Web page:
Barclay Simpson and the Pursuit of the Common Good in Business and Philanthropy
by Katharine Ogden Michaels
with Judith K. Adamson
Available Everywhere Books Are Sold
May 17, 2022
About Strong Ties
An in-depth look at the life of Oakland, California native, Barclay (Barc) Simpson, Strong Ties focuses on the set of convictions and leadership qualities that allowed Simpson to build a successful business from nothing and to become one of the leading philanthropists of the San Francisco Bay Area. In 1956, Barc founded Simpson Manufacturing Co, Inc., which he grew from a small, artisan business that fabricated metal connectors into a world-wide, publicly-traded company, known throughout the construction industry as a manufacturer of over 4000 distinct, highly engineered products for tying one structural element to another in residential and commercial projects.
In building the company, he developed a set of principles—revolutionary for their times—that placed employees at the center of the business, while also promoting ethical and community-oriented practices that helped grow the business as surely as the quality of its products. Seamlessly, he went on to apply these same principals to the art of giving money away, providing financial support and leadership to some of the most important non-profit organizations of the East Bay.
In 2022, as Business struggles with new ideas regarding the role of “Stakeholders” as well Shareholders; with how to balance the pursuit of profits with sustainable practices in the areas of “Environmental, Social and Governance” (ESG) concerns; and with recognizing and promoting a diversity of talent that reflects and enhances the communities within which companies operate, this book reads like a primer for understanding the kind of ethical leadership needed in the current turbulent moment.
What Reviewers & Readers are
saying about Strong Ties
Strong Ties: Barclay Simpson and the Pursuit of the Common Good in Business and Philanthropy belongs in memoir, business, and social issues libraries alike. It presents a powerful survey of California leader Barclay Simpson, whose ideals and drive embraced and changed the lives of many in the San Francisco Bay Area.
Main author Katharine Ogden Michaels, a family friend and insider, captures the complexities and contradictions of Simpson with great subtlety and aplomb. Judith K. Adamson also contributed to this compelling biography.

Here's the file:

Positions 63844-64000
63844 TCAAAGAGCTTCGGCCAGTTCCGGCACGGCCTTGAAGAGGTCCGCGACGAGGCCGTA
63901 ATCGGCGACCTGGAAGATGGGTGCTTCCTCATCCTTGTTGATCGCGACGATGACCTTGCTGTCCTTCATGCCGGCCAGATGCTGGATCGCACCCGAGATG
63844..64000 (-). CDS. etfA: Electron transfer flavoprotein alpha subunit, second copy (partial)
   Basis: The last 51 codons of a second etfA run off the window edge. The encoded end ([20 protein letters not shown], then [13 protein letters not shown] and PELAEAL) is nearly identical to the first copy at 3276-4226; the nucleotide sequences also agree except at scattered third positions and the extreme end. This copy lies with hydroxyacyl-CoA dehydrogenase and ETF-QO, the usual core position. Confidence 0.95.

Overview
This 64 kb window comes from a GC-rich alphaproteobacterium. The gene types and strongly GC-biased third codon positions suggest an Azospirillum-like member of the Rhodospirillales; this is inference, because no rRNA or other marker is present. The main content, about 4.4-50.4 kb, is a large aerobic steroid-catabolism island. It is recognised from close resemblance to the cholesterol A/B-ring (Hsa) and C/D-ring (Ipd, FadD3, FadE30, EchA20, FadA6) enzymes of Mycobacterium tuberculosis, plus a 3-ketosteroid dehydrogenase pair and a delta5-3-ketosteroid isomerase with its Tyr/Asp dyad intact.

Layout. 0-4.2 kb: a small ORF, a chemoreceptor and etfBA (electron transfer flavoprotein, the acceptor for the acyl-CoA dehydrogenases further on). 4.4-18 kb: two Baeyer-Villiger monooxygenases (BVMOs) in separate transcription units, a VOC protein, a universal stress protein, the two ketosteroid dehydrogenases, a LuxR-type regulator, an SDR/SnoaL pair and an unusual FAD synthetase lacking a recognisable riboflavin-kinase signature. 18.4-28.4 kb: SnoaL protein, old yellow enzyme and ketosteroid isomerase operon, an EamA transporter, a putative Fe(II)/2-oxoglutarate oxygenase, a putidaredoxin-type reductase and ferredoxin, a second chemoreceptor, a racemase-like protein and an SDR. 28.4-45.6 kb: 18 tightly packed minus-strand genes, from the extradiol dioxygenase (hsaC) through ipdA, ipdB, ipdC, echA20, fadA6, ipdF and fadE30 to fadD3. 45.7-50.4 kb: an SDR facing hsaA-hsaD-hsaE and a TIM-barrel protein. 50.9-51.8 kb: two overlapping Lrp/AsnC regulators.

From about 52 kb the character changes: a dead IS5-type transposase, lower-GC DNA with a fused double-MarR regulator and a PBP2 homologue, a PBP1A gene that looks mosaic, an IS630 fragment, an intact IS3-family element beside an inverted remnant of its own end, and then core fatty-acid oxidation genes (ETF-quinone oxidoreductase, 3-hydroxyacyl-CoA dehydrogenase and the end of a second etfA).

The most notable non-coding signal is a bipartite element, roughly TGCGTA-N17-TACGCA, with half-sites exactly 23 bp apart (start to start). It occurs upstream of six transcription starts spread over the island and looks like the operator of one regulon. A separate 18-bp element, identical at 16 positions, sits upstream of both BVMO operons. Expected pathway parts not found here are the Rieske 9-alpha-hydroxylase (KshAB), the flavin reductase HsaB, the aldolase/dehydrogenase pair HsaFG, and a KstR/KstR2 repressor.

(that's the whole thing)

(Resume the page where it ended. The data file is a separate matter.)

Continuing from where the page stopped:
Simpson was an unlikely candidate for such wide-ranging changes, and is proof that individuals can come from ordinary circumstances to become extraordinary influencers.
His drive to save the family business, teetering on bankruptcy, would have been deserving of a story alone, but Simpson didn’t stop with the family’s wellbeing.
He went on to pursue a vision of cooperative and mutual business activities which empowered his employees, then translated this microcosm of business success to the broader world, offering lessons and insights that changed the perspectives and nature of many other businesses in the Bay Area.
Many books provide discussions of how to give back to or involve communities in business pursuits. Few adopt the practical, real-world applications that Barclay Simpson fostered in his life and world, making Strong Ties an exceptionally powerful portrait of success.
From concepts of transformational philanthropy to the projects Simpson successfully grew, readers gain insights not just into his life and philosophy, but on how these ideals translated to the real world.
Simpson tried many things, and never quit.
The book points out that “It is not just Barc and Sharon’s generosity, but their motives for and methods of giving, that moves…”
Readers interested in business links to community growth and the process of developing transformational philanthropic pursuits will find no better starting place than Strong Ties, which should be in every library strong in business or philanthropical topics, and an intrinsic part of business and book discussion groups about how to improve the world.
Katharine Ogden Michaels has written a powerful book that implicitly makes the strong case for an America we ought to create, an America we could urgently use these days. It’s a book about a complicated past that Barclay (Barc) Simpson did his best to change, not because he could but because he should. Elegantly composed, vividly conceived, stirringly narrated, Strong Ties belongs on lots of bookshelves—proudly sitting alongside works on Cal, leadership, child development, education, philanthropy, business, entrepreneurship, the Bay Area, World War II, family. In other words, it belongs in every library everywhere.
Strong Ties is a first-rate, nuanced social history of a complex time and place as well as the must-be-told story of a great man and his accomplished wife Sharon’s indelible impact upon the East Bay and the world beyond to which it is connected. Even so, Strong Ties will not make you nostalgic about an irrecoverable past, it will fire you up to create a more hopeful, fairer-minded future. That is the reason Barc unflaggingly embraced Martin Luther King Jr.’s insight that social injustice makes philanthropy necessary. And even if his business acumen was off the charts, that may not finally encourage you to get an MBA (not necessarily a bad thing—though he himself didn’t have one of those). Instead, it will inspire you, whoever you may be, to quote Barc’s mantra: “ Do something, take a risk, take a chance.” No wonder, if there ever was a book to take a chance on, it’s this one, a sure thing by Katharine Ogden Michaels.